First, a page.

Attempt No. 2
I tried to do it at the start of each of my three pre-planned breaks for the day. Pairing it with a break would help remind me to do it and build it into a habit faster, and I figured that I’d feel more motivated to do this task if I knew I was going to get a break immediately after.
Attempt No. 3
I tried to do it at the end of each of my three pre-planned breaks for the day. I figured I’d feel more motivated to do this task if I’d just had a little rest and it would be a nice transition when getting back to work.
Attempt No. 4
Maybe if I do it as soon as I wake up, I’ll feel motivated by starting my day with something constructive that would leave me feeling productive for the rest of the day.
Attempt No. 5
Maybe if I do it at the end of the day, I’ll feel more motivated because it won’t be like it’s taking time from other things I need to get started on for that day, and I won’t be distracted by the lure of breakfast.
Okay. Finally I had an effective time slot. Now to the task itself. I reflected back over the day and picked out the key emotions I’d had, making a note of roughly what was happening, where I was or what I was thinking about at the time.
Annoyed – someone pushed past me to get on the tube before letting me off
Hopeless – the political news
Frustrated – at work
Restless – couldn’t sleep
Angry – argument
Resentful – thinking about argument
Guilty – thinking about argument
Embarrassed – made a mistake at work
Disbelief – remembering that dickhead on the tube
Frustrated – couldn’t work out what I knew Billy Zane from
Dread – filling in mood diary
After a week or so I found I was delaying filling in the diary. Looking back over the week’s entries, it was immediately obvious that it was all negative. I hadn’t set out to record only negative emotions, and I was almost certain the entire week hadn’t been completely shit. But the negative experiences came to my mind quickest, and once I’d spent time thinking about those, the positive things were all but inaccessible. I was dredging up emotions that would have largely been forgotten, giving them an importance they (mostly) didn’t deserve.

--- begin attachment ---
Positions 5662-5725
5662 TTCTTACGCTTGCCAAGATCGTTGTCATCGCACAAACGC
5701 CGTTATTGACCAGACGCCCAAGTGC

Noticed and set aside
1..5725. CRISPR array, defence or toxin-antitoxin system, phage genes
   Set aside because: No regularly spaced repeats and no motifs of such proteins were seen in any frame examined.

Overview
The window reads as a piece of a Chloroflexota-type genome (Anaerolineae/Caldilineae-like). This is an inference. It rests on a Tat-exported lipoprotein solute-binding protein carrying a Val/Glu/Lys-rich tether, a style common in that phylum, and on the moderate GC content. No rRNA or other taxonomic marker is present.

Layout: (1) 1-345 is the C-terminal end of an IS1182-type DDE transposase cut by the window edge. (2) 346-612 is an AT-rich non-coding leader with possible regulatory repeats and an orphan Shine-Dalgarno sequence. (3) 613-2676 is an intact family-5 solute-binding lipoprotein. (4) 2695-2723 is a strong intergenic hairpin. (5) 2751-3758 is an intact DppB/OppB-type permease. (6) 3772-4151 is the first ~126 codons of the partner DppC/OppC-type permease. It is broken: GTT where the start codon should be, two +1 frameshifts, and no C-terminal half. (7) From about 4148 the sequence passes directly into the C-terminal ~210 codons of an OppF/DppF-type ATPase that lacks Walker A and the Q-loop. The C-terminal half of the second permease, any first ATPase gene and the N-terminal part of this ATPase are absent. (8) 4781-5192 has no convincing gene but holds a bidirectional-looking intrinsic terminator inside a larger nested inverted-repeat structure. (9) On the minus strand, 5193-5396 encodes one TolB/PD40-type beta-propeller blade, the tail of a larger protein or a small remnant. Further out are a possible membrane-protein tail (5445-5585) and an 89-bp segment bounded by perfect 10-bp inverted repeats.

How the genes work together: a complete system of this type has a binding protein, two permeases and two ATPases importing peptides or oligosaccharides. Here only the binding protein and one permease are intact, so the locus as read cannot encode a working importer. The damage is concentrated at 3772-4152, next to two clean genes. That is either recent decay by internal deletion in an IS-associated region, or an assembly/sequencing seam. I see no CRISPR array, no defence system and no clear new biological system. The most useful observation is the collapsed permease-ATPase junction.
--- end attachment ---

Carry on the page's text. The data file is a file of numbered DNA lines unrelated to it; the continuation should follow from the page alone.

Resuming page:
Filling in the diary was making me feel depressed.
Attempt No. 6
I discovered Mood Meter, a handy little app for recording your emotions. You could find the word to describe your mood by searching in quadrants set by positive and negative feelings on one axis, and high or low energy on the other. For example, you could find “serene” under more positive and low energy, and “furious” would be under more negative and high energy. I loved the simplicity of just labelling the feeling, and being able to go looking for the word based on those two qualities.
I wanted to record positive and negative feelings, but my tired, end-of-the-day recollection was more geared towards the negative. I set Mood Meter to remind me to record my mood three times a day and would log whatever emotion I was feeling in that moment, and if I had felt anything particularly significant in between, I would put that in there too.
Delighted – love this app!
Bored – on the bus
Guilty – forgot my nephew’s birthday
Cheerful – on my way to see a friend
Content – productive morning at work
Irritated – app crashed
Nervous – tricky conversation coming up at work
Annoyed – app crashed
Peeved – app crashed
Disgusted – someone chewing loudly
Fuming – app crashed
Frustrated – app crashed
Humble – insight into mood diaries
Like many CBT strategies, this was a simple exercise that was incredibly difficult to make happen. After a month, the mood diaries had not enlightened me on anything other than my feelings about the process of doing the task itself.
If I were reporting back to a therapist on this experiment, I’d be feeling nervous, embarrassed, exasperated, ashamed, dismayed, annoyed, confused, fed up, uneasy and foolish about it.
I might just tell her I forgot to fill it in.